Surabaya, Tosari and Mt Bromo
This is the second instalment from Indonesia, a trip I took back in 2009. After perusing Flores, we flew to Surabaya on Java. Surabaya is Indonesia’s second biggest city. Generally considered of little interest for tourists, we arrived with fairly low expectations. To be quite honest, Surabaya is nothing special; it is a frenetic but surprisingly captivating conglomeration of houses, offices, shopping malls and slums. However after five days in the wild of Flores, we welcomed this with open hearts.
We stayed at the Sahid Hotel which was probably very luxurious in 1982, but had a sort of post-apocalyptic air when we visited. Indonesia has seen a massive downturn in tourism in the past 10 years and any hotels that haven’t gone out of business feel that they too have seen better days. We spent the night in Surabaya’s Tunjungan Plaza which looked fairly classy but in the end was no different from any Australian Westfield (except for the shop selling headscarves and gowns; “for the modern Muslim woman”).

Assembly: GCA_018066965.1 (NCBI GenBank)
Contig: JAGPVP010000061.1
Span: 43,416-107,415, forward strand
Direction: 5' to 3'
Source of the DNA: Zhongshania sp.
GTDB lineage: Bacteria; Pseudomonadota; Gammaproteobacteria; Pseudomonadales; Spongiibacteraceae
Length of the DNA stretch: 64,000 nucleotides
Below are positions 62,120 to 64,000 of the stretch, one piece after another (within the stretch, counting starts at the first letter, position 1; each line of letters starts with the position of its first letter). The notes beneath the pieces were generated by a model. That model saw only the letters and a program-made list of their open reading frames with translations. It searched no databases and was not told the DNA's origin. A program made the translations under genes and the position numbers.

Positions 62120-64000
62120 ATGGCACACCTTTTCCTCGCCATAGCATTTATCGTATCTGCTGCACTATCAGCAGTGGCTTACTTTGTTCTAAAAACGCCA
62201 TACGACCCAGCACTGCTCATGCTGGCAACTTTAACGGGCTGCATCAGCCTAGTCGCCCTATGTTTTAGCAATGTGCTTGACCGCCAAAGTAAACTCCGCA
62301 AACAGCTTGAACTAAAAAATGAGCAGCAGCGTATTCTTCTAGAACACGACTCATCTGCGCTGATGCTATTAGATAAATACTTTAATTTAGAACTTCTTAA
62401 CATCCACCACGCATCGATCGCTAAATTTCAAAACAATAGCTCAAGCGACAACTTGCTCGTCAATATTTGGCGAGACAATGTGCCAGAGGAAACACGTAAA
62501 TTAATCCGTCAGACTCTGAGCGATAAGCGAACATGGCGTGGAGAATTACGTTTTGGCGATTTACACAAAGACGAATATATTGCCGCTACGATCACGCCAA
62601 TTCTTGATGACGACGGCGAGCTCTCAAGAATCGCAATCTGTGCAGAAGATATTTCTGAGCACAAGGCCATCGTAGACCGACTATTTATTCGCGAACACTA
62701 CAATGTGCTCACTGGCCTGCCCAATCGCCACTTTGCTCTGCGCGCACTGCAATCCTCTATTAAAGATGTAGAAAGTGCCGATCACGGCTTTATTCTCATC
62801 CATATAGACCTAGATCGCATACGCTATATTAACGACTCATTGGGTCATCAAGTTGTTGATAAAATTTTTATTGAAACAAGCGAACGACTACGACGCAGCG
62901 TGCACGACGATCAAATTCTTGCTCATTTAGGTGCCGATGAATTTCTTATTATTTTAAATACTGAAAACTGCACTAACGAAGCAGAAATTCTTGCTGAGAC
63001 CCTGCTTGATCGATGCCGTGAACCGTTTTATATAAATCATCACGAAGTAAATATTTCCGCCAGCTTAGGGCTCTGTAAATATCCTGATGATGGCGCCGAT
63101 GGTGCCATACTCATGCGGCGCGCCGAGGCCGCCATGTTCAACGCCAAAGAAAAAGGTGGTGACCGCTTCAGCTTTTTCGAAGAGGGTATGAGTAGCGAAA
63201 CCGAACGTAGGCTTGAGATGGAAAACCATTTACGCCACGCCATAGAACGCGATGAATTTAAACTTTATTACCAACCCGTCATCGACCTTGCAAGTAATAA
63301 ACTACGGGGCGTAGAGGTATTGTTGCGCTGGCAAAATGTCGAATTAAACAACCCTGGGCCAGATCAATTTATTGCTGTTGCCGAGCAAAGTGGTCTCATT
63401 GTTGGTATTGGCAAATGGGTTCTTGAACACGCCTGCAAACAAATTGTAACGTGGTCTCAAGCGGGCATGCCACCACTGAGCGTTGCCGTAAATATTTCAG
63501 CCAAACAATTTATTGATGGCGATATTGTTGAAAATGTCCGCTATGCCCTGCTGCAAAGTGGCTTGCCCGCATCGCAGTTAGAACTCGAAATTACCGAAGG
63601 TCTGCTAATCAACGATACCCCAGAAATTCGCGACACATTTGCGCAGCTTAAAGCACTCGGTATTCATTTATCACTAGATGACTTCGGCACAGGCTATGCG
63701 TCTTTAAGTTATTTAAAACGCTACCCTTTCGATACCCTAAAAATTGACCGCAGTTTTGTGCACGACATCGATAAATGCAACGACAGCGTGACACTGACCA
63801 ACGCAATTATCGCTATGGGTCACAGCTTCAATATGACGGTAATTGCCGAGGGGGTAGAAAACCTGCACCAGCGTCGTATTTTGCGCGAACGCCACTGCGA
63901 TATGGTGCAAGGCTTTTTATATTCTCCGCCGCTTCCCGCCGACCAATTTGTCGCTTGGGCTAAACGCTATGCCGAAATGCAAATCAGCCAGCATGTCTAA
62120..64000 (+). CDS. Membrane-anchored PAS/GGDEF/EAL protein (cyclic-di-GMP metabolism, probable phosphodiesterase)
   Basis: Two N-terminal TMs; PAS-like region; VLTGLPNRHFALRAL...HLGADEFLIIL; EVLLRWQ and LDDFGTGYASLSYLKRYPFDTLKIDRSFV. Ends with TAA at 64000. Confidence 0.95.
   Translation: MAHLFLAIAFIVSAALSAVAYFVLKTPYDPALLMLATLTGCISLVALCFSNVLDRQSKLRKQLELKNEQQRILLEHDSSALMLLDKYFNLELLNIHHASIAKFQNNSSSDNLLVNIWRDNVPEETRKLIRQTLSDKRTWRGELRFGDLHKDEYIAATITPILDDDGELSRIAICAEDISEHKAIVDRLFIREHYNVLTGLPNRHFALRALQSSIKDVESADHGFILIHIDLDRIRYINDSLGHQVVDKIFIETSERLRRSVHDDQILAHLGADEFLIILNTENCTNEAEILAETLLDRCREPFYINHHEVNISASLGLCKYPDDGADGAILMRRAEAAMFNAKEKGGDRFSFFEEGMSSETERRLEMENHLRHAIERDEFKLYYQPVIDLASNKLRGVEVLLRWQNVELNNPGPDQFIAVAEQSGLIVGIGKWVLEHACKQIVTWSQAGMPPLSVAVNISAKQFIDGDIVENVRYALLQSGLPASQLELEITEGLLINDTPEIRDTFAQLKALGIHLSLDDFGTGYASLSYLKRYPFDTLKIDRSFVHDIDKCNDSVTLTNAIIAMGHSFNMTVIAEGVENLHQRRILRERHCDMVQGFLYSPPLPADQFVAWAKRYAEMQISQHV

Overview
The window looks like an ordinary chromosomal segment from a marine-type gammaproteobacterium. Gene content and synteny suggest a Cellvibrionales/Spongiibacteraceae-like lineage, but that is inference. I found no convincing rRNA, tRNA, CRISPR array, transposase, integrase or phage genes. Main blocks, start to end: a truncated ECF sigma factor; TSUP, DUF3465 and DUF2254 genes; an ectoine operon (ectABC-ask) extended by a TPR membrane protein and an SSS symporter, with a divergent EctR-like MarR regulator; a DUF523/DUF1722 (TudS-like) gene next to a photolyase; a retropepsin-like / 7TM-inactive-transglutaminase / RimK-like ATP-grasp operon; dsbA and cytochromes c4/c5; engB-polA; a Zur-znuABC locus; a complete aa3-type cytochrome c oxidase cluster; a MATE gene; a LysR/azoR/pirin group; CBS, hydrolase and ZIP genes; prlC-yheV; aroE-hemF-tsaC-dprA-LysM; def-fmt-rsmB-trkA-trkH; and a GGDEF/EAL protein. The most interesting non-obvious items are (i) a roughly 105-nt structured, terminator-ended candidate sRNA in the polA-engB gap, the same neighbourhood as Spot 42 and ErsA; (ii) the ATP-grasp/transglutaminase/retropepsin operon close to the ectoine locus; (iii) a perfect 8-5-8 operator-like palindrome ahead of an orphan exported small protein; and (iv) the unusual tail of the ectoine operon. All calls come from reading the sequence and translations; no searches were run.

The next morning I headed downstairs for breakfast at the Sahid Hotel’s noisy, chaotic coffee shop. The traditional Indonesian breakfast consists of a clear vegetable soup, plain rice and maybe some fish; it gives the people sustainable energy for the long, hot day ahead. In big cities,like Surabaya you can also find Western options like toast and jam, omelette, cereal with milk, but never bacon. However out in the countryside many locals find the idea of having milk at breakfast quite ridiculous; what use is that going to be in a few hours time when it’s 35 degrees and 100% humidity? And then of course there’s the coffee – strong, black local Javanese coffee. Indonesians drink it at breakfast with a truckload of sugar, then have watery iced tea to keep them going through the day.